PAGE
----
understanding sun allergies causes symptoms and management
understanding sun allergies causes symptoms and management

Understanding Sun Allergy Symptoms, Causes and Management

4 min read



Yes, sun allergies are real. It can seem like a cruel twist of fate to be allergic to something that drives Earth’s existence but if you are one of the people that suffer from this type of allergy, know that you’ve got millions of people to commiserate with.

Sun allergies, also referred to as photodermatitis or photosensitivity disorders, are a group of conditions characterized by abnormal reactions of the skin to sunlight or artificial ultraviolet (UV) light. The precise cause of sun allergies is still not fully understood, but researchers believe that it involves a combination of genetic and environmental factors.

Types of Sun Allergies

Polymorphic Light Eruption (PLE): PLE is the most common type of sun allergy. It typically occurs in the spring and summer months when the skin is exposed to higher levels of UV radiation. PLE causes itchy or burning red rashes, bumps, or blisters on sun-exposed areas such as the arms, neck, chest, and legs.

Solar Urticaria: A condition in which exposure to the sun or light source can lead to itchy wheals (hives) within minutes. Most common symptoms are itchiness, redness, and stinging sensation that will eventually improve when removed from the exposure.

Photoallergic Reaction: This type of sun allergy is a result of a reaction between UV rays and certain substances applied to the skin, including fragrances, sunscreen ingredients, cosmetics, and medications. The reaction causes an itchy, red rash that often spreads beyond the exposed area.

Photo-aggravated Eczema: Individuals with pre-existing eczema may experience a worsening of their condition due to sun exposure. The combination of heat, sweat, and UV rays can trigger or exacerbate eczema symptoms, leading to intense itching, dryness, and skin inflammation.

Actinic Prurigo: This rare genetic condition primarily affects Native American and Latino populations. It causes intense itching and skin lesions on sun-exposed areas, often beginning in childhood.

Symptoms of Sun Allergies

The symptoms of sun allergies can vary depending on the type of reaction and the individual's sensitivity to sunlight. Common symptoms include:

Redness: Sun-exposed areas may develop redness, which can range from mild to severe.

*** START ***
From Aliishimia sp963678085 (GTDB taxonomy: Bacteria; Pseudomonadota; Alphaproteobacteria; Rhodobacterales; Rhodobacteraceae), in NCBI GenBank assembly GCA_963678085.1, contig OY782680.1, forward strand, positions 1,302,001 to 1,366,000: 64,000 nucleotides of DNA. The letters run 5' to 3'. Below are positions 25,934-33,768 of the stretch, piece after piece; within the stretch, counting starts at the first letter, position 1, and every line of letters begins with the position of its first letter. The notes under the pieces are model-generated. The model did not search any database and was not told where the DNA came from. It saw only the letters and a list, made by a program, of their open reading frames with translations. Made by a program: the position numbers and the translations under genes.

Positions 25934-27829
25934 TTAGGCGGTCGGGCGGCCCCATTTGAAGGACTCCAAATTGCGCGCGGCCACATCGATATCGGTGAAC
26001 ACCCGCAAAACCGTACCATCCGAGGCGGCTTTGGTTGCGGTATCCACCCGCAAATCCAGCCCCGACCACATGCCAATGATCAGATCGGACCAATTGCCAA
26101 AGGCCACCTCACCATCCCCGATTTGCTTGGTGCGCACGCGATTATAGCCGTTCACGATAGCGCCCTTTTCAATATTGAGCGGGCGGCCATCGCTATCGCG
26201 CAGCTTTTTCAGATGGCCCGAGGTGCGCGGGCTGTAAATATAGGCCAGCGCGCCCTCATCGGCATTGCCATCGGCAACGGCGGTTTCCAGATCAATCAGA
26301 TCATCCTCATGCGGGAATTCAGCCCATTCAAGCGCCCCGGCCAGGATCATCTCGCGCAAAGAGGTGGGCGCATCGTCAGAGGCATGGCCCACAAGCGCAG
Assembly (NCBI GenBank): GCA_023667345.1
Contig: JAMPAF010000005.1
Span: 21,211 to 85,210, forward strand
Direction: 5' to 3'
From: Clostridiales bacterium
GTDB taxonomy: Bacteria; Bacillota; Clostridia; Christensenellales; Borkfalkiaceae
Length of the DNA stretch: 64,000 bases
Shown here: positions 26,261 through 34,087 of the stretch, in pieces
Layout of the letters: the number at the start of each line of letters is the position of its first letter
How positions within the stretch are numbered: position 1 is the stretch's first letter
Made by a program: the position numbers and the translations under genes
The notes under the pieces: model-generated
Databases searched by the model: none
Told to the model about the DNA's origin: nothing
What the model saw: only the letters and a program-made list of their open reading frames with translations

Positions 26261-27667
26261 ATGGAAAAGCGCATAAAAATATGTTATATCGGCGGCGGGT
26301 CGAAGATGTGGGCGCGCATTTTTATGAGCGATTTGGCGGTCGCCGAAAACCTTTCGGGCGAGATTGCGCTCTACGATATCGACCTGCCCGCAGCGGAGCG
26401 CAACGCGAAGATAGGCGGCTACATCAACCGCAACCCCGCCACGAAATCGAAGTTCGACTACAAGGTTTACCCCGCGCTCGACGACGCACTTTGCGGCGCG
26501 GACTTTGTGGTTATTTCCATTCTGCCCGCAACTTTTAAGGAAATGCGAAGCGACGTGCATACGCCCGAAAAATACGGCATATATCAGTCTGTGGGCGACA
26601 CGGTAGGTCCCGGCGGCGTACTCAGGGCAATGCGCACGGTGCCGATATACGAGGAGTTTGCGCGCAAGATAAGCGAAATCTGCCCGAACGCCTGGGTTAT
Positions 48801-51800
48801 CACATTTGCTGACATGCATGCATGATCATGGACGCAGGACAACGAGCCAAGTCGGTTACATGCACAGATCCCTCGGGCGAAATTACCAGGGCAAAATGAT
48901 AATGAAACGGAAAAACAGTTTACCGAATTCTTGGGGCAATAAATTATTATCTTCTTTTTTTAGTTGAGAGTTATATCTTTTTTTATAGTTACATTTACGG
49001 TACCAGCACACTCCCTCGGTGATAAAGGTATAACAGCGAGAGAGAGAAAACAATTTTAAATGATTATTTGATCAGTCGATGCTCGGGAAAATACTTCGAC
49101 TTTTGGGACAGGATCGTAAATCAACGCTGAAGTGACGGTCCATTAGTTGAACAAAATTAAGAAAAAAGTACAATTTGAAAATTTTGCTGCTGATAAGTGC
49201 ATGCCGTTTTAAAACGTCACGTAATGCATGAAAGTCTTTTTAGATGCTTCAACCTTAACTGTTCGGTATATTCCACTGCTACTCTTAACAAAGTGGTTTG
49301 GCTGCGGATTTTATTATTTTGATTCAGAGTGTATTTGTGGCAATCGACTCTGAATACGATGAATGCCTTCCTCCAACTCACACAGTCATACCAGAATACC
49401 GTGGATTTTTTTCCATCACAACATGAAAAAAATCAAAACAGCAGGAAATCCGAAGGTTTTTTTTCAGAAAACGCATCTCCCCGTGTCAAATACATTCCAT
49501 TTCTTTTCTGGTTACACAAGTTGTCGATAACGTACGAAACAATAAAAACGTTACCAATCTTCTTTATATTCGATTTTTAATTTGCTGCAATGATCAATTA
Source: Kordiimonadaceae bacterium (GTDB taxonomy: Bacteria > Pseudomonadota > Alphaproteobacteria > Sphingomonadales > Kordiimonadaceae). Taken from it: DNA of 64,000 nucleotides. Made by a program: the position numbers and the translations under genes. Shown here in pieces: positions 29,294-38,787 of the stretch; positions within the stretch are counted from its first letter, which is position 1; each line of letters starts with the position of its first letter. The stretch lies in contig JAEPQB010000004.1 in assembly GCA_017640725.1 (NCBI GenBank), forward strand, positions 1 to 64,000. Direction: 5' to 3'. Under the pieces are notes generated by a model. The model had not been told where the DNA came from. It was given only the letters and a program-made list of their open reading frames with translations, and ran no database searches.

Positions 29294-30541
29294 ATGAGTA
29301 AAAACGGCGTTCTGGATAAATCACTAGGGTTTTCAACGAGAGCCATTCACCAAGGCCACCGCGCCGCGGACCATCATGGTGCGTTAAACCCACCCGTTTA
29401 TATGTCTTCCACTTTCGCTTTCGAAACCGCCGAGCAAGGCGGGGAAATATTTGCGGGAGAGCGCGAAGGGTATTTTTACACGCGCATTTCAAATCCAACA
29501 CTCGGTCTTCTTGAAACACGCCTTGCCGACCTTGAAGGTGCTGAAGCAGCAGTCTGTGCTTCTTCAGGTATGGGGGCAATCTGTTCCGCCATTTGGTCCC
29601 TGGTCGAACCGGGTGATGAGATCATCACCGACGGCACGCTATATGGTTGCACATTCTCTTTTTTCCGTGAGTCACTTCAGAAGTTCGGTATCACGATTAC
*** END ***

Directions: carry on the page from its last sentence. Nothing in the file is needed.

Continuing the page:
Itching: Itchy skin is a prevalent symptom of sun allergies and can be accompanied by a burning or stinging sensation.

Rashes: Raised bumps, blisters, or hives may appear on the skin, often in a pattern following sun exposure.

Swelling: In some cases, sun allergies may cause swelling of the affected area, making it feel tender or painful.

Peeling or Scaling: After a sun allergy reaction, the skin may peel or develop dry patches.

Managing Sun Allergies

While sun allergies can’t be completely cured, there are ways to manage and alleviate symptoms.

Sun Protection: The best defense against sun allergies is prevention. Use broad-spectrum sunscreen with a high SPF, wear protective clothing (long sleeves, wide-brimmed hat, sunglasses), and opt for shade during peak sun hours (10 am to 4 pm).

Allergy Testing: If you think you may have a sun allergy, consult a dermatologist or allergist for a diagnosis. They may recommend patch testing or photo testing to identify the specific triggers.

Medications: Antihistamines can help alleviate itching and reduce allergic reactions. In severe cases, topical or oral corticosteroids may be prescribed to reduce inflammation.

Avoid Triggers: Identify and avoid substances that can trigger or exacerbate sun allergies (i.e. certain medications, fragrances, or skincare products). Check labels for ingredients known to cause photosensitivity.

Gradual Exposure: For individuals with PLE or photo-aggravated eczema, gradually increasing sun exposure under the guidance of a licensed provider may help build tolerance. Start with short periods of sun exposure and increase gradually while protecting the skin. One study even found that increased UV light exposure in infants was associated with reduced eczema outcomes in early childhood; however, additional studies are needed to confirm this.

Phototherapy: In some cases, controlled exposure to specific wavelengths of UV light under medical supervision may help desensitize the skin and reduce sun allergy symptoms.

(1) Oakley AM, Ramsey ML. Polymorphic Light Eruption (https://www.ncbi.nlm.nih.gov/books/NBK430886/). [Updated 2022 Aug 8]. In: StatPearls [Internet]. Treasure Island (FL): StatPearls Publishing; 2023 Jan-.

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